How Much is a Dollar Worth?

I · December 5, 2020

I try to get most of my stuff used from online marketplaces like Craigslist or Kijiji. One problem I have with trying to make offers is that I have to decide how much a certain item is worth to me. I feel pretty lost here. I might know how much other people are charging for similar items (its market value) but what does that have to do with how much something is worth to me? For example, Champagne certainly isn’t worth its market price to me.

Money’s value is determined by what one can trade it for. Thus, I figure to make it easier to know how much something is worth to me, I could try to get a better idea of what else that money could be traded for. I can think of three general things one might trade money for:

  1. Goods and services
  2. One’s time
  3. More money in the future

By figuring out the going rate for items in these categories, I can work backwards and try to figure out how much something is worth to me by how I value it compared to other things I could spend the money on, the amount of time I would have to work to earn that much money, or future income that that money could produce if invested instead of spent. I’m going to use prices from my area in my currency (Canadian dollars), but hopefully you will also be able to use my findings to better determine the value of your prospective purchases.

Goods and Services

A good or service that will be useful for comparisons will ideally have certain characteristics:

  • The price can easily be found out
  • The price is relatively stable across time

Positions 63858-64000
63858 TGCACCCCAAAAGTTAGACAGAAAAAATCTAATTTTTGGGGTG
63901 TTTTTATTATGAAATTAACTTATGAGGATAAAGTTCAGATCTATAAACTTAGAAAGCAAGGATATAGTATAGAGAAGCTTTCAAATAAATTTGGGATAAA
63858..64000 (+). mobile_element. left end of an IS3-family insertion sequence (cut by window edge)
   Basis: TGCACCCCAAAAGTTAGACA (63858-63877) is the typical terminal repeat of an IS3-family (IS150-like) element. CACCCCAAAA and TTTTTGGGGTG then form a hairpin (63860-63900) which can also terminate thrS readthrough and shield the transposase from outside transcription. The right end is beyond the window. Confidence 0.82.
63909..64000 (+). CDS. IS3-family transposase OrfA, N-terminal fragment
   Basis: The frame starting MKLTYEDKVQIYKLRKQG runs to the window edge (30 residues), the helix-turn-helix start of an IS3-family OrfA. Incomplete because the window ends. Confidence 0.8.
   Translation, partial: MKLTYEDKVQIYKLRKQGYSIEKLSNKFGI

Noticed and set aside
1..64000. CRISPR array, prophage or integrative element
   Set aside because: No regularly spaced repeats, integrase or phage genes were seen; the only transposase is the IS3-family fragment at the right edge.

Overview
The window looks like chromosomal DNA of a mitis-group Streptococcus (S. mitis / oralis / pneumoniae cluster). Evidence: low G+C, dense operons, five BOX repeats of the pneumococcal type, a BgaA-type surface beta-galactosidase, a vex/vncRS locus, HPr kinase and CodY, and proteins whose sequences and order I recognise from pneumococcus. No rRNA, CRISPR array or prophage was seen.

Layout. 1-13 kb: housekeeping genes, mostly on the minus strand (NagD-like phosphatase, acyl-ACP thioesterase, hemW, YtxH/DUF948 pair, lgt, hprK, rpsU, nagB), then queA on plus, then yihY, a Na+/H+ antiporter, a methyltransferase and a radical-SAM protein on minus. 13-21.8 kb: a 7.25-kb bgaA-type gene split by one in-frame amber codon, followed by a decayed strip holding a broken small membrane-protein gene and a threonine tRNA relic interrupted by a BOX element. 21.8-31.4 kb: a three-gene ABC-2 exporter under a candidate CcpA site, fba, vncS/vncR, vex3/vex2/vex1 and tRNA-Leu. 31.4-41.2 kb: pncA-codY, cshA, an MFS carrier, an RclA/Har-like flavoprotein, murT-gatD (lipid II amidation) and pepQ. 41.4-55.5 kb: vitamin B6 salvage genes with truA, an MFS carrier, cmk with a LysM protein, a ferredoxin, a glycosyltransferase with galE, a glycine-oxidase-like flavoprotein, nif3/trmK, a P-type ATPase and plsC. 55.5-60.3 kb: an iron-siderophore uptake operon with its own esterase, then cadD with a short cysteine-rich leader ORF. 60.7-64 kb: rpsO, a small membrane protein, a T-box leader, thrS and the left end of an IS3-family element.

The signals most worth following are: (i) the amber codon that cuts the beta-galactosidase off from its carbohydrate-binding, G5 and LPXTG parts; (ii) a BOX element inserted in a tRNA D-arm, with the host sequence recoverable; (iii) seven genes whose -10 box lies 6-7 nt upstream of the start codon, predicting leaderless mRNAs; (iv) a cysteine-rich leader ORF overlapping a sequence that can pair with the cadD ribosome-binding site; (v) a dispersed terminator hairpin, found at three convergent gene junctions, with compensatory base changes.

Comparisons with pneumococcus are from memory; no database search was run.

In order to be useful for more people than just me, a good/service should also ideally have these characteristics:

  • The price is relatively constant across geography
  • Most people find it valuable

Not all of these meet the conditions above, but here are some ideas:

  • Staple foods
    • 1kg of white rice: $3.75
    • A dozen eggs: $3.46
    • A loaf of bread: $2.89
  • Bar of soap: $0.40 (from a 10-pack) (Amazon Canada)
  • A tampon: $0.22 (from 50 pack) (Amazon Canada)
  • Weight plates: about $2/lb according to my local Kijiji
  • A Big Mac: $5.49 at my local McDonalds
  • Public transit fare: $3.25 (TTC in Toronto)
  • A cheap bicycle: $200 (based on my local Canadian Tire)
  • A cheap motel room: $75 (local)
  • A reliable, cost-effective car: $19,150 for a brand-new current model Toyota Corolla (disclaimer: I know nothing about cars)
  • A month of unlimited-data internet service: $77.49
  • 1 prepaid cell phone minute: $0.32
  • The cheapest available cell phone at BestBuy: $60
  • A current generation iPhone: $979 for the base model iPhone 12. (Apple website)
  • A kilowatt-hour of electricity: $0.15 (mid-peak rate, local)
  • Estimated cost to save a life by donating to the most effective charities: $4000 - $6500 (based on Givewell’s research)

(Prices are Canadian averages according to unless otherwise indicated. Doesn’t include sales tax. Some of these items, such as staple foods, would not be subject to sales tax where I live. Otherwise, sales tax is 13%.)

Now we can use this information to think about various amounts of money in more tangible terms.

$20 is:

  • 5.3kg of white rice (almost 12 lbs) (19,345 calories (almost 10 days worth of (nutritionally incomplete) food))
  • almost 70 eggs (5460 calories, 420 grams of protein)